14 How did your story change each time you drew new checks? What made your story change? 4. Science is durable but tentative when new information is discovered.  Durable- scientific conclusions are valuable and long lasting  Hypotheses  Theories (Explain how natural phenomenon occurs)  Theories  Laws (Describes a natural phenomenon)  Tentative- scientific conclusions are subject to change  New discoveries may show previous hypotheses as incorrect +

15 How many Pretzels in a min.? Give me some examples of theories or hypotheses that have been modified or rejected in the past.

16 Past Theory: Ptolemy & Geocentrism Accepted Theory: Copernican Heliocentrism

17 Lunar Eclipse View of the Horizon Images from Space Center of Gravity

18 Spontaneous Generation Maggots came spontaneously from rotting meat? Louis Pasteur

19 Redi 1668 Maggots from flies

20 Needham 1745 Spallanzi 1745 Microorganisms from the air

21 Pasteur 1859

22 How did you interpret and use observations to come to your conclusions? 5. Science is Empirical  Meaning that science is based on observation, experience, and experimentation that can be reproduced

23 How did your prior knowledge affect your inferences? 6. Science has a subjective element  Two scientists looking at the same data may see and respond differently based on prior experiences and beliefs  Science community employs a system of checks and balances  peer review

24 Scientific Research Published Results evaluation Additional observation Further Experimenta- tion Recommen- dations Critical Comments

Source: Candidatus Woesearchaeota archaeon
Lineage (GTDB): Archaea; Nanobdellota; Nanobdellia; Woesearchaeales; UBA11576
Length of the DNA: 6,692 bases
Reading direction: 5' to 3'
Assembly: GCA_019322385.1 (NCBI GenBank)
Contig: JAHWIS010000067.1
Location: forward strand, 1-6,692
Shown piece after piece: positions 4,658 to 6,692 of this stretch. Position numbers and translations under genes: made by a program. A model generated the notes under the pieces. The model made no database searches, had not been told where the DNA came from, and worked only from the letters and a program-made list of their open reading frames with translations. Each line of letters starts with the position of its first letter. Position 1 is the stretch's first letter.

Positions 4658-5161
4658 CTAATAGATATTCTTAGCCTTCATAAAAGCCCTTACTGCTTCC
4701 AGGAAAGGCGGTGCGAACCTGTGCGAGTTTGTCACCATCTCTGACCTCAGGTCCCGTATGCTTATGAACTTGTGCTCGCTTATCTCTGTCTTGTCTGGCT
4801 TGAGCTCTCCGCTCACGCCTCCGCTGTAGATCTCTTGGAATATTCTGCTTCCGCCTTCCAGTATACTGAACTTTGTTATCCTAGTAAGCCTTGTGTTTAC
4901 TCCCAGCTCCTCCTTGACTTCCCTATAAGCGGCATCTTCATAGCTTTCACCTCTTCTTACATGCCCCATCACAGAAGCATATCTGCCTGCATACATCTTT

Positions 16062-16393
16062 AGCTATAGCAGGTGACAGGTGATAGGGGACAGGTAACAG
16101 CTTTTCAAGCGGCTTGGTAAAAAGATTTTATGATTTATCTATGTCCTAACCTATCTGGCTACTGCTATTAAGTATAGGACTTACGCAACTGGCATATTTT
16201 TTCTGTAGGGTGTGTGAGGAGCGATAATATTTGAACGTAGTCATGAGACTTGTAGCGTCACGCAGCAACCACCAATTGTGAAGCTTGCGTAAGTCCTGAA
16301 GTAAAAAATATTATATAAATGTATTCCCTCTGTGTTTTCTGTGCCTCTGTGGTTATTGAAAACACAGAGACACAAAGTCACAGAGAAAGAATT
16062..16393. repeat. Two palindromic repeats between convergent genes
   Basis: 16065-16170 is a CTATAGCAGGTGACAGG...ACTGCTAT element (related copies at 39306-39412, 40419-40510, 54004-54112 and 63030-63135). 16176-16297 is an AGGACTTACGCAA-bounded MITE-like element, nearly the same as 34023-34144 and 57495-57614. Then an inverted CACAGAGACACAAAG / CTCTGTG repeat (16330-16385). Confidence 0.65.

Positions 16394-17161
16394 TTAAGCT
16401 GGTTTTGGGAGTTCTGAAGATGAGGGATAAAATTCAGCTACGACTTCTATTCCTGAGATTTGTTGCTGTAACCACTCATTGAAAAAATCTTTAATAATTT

25 What scientific attitudes led to your conclusion? 7. Good scientists share scientific attitudes:  Curiosity  Skepticism  Open-mindedness  Creativity

26 1. __ Experiments are carried out to prove cause and effect relationships. 2. __ Science is completely objective. 3. __ Scientific ideas are tentative and can be modified or disproved, but never proved. 4. __ All scientific ideas are discovered and tested by controlled experiments. 5. __ Science can discover absolute truth. 6. __ Science relies on empirical evidence. 7. __ All scientists are prone to personal bias. 8. __ Every scientific theory is subject to revision if new data becomes available. F T F T T T F F

27 Homework- Myths of Science Four A Questions  How would you abbreviate (summarize) what the author is saying?  What do you agree with in this reading?  What do you want to argue with in this reading?  What parts of the article help you adapt your thinking ?

28 Bell Ringer Galileo’s heliocentric theory of the solar system was originally thought to be heresy. Which of the following is not necessary for a scientific theory to be accepted? A. Scientists and students apply the theory in many contexts. B. The tests leading to the theory are repeated. C. The theory is tested over many years. D. All scientists agree that the theory is correct.

29 Bell Work What does it mean when we say science is tentative but durable?